Well, that was only mildly terrifying. As I mentioned, yesterday was my first Zumbatomic (Zumba for kids) class. The good news: I lived to tell you about it, and I can honestly say it wasn't a complete disaster.
Despite feeling like I wasn't prepared, I went in with a simple strategy: Fake it 'til I make it. I think it worked.
I had nine kids in the class: a four year old, several six and seven year olds, and two nine year olds; and all girls except for one boy (who seemed to love the class). Knowing I had mostly girls, I was expecting a tamer group, ready and willing and attentive. I was wrong. Most of the girls knew each other, which made for a more enthusiastic and energetic dynamic, and a lot of questions and talking that I wasn't expecting. So... pros and cons to that unexpected twist.
Eventually, after decorating nametags and getting everyone into lines, we got started. I did a simple warmup and then a short lesson on cumbia, a style of dance from Colombia, teaching them three basic cumbia moves. Then, on to the first song.
Unlike regular Zumba, where participants follow you as you dance, you're supposed to teach Zumbatomic by breaking down the songs and practicing. I stuck to a maximum of three breakdowns, worried that anything more and I'd lose their attention. It went something like this: break down two to three moves, practice with the music, breakdown next two or three moves, practice with the music, break down last moves, preform the song in its entirety.
While I didn't quite lose them during the breakdowns, I did sense some restlessness by the third time we stopped. From now on, I'm going to stick with two breakdowns. Finally, we got through the song, and--curve ball--all of the students were exhausted and wanted a break.
Because kids are kids and apparently, you can lose their interest pretty fast, the Zumbatomic format includes games. Thinking fast before anyone else asked to sit down and take a break (seriously?), I said "How about we play a game?" Now that was a popular suggestion. On the fly, I went with "Duck, Duck Zumba," where the would-be goose had to do a dance move instead of chase the student. It worked well enough. Before I knew it, there was time for participation prizes (big hit!) and a quick cool down/stretch.
Here were my keys to a non-disastrous Zumbatomic class: First, I had a fairly detailed lesson plan, which I used about half of before I went totally off script. I hadn't really considered that I might need to veer off course, but when I needed to, I threw my best laid plans out the window. Like most things being prepared PLUS being flexible were key to keeping all of the kids at least partially engaged and happy. Second, I showed no fear. Even though I have absolutely no idea how to talk to kids or handle kids or teach kids anything at all, I acted like I did (mostly so the parents wouldn't be all "WTF?"). I think I played the part pretty well.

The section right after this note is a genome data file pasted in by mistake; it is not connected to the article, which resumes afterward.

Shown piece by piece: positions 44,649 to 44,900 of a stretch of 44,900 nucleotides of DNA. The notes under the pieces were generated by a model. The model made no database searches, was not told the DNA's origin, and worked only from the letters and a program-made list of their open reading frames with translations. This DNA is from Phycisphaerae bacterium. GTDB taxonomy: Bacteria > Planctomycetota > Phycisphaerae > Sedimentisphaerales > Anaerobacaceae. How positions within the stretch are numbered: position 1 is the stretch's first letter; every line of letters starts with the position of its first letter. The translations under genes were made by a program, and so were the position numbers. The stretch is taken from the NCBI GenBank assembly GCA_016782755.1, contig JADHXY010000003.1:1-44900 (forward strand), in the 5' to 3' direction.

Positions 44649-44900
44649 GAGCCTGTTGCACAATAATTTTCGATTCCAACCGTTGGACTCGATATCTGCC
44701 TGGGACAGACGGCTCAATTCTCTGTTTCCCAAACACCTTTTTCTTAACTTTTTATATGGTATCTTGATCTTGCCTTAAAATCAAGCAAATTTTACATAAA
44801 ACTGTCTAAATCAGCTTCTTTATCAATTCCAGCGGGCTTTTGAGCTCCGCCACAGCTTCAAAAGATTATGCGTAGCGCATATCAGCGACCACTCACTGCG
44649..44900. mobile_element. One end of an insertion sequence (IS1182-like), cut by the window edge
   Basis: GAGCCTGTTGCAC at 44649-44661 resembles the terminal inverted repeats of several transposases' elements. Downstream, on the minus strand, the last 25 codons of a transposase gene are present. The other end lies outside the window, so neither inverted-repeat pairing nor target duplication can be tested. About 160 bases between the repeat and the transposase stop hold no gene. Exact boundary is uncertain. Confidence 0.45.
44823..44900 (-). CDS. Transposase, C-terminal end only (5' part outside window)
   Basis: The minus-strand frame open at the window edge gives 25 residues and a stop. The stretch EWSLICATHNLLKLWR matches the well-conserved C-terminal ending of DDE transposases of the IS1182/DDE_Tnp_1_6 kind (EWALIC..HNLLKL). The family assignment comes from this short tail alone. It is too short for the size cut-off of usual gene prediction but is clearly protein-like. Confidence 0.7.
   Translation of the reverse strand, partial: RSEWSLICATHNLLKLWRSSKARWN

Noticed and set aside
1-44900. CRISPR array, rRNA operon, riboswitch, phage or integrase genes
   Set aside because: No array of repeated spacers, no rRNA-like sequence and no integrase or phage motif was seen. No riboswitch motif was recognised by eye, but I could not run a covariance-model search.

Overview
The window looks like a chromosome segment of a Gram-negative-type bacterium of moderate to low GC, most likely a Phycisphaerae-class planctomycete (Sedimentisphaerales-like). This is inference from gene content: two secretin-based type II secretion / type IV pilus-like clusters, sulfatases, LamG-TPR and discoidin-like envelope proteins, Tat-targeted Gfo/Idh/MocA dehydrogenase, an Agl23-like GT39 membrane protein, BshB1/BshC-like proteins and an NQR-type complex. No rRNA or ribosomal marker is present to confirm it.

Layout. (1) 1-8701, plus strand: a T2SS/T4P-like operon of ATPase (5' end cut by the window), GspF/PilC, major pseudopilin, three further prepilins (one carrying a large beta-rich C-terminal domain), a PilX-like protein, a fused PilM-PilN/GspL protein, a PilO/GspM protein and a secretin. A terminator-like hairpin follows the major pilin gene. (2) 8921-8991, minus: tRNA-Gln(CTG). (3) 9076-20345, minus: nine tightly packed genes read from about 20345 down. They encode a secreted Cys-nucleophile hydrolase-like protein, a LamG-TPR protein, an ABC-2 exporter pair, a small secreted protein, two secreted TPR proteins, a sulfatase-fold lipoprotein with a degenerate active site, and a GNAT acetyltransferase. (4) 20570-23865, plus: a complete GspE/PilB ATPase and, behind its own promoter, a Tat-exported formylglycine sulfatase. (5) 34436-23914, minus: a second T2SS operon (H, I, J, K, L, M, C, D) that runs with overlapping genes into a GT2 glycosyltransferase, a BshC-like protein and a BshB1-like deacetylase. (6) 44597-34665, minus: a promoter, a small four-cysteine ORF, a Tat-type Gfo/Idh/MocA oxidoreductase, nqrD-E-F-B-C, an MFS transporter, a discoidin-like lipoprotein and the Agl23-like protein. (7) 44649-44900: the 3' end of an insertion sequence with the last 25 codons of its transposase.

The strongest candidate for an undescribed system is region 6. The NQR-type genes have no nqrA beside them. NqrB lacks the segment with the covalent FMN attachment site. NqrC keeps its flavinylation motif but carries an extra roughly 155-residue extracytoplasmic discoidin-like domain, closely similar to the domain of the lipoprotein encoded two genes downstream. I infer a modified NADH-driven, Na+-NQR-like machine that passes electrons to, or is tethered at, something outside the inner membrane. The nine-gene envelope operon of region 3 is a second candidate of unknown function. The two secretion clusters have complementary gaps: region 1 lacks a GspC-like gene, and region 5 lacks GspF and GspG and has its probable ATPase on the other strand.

My biggest issue ended up being the two nine year olds who signed up late. After I had planned for a class of primarily six and seven year olds, I was sent an updated roster a day before the class with the new additions. At that point, though I was pretty sure my material skewed young for them, it was too late to come up a new plan. Sure enough, the nine year olds approached me after class, asking for me to play LMFAO and Rhianna in the next class.
Um... sure not.
I don't know about you, but I can't think of a Rhianna song that isn't about sex, and LMFAO's Party Rock would be OK, if there wasn't that part about them throwing money at strippers. I'm not scandalized by the fact that these kids listen to this music or anything, but with a row of parents sitting in the room while I teach mainly early elementary school kids a few fun dances, there is no way I'm going to use anything that could be deemed even mildly inappropriate. Sorry kids.
So my game plan for next class is to teach a reggaeton routine, which will (hopefully) satisfy all age groups and throw some Justin Bieber in during the games to keep everyone happy.
Isn't that Justin boy the one the kids all listen to today?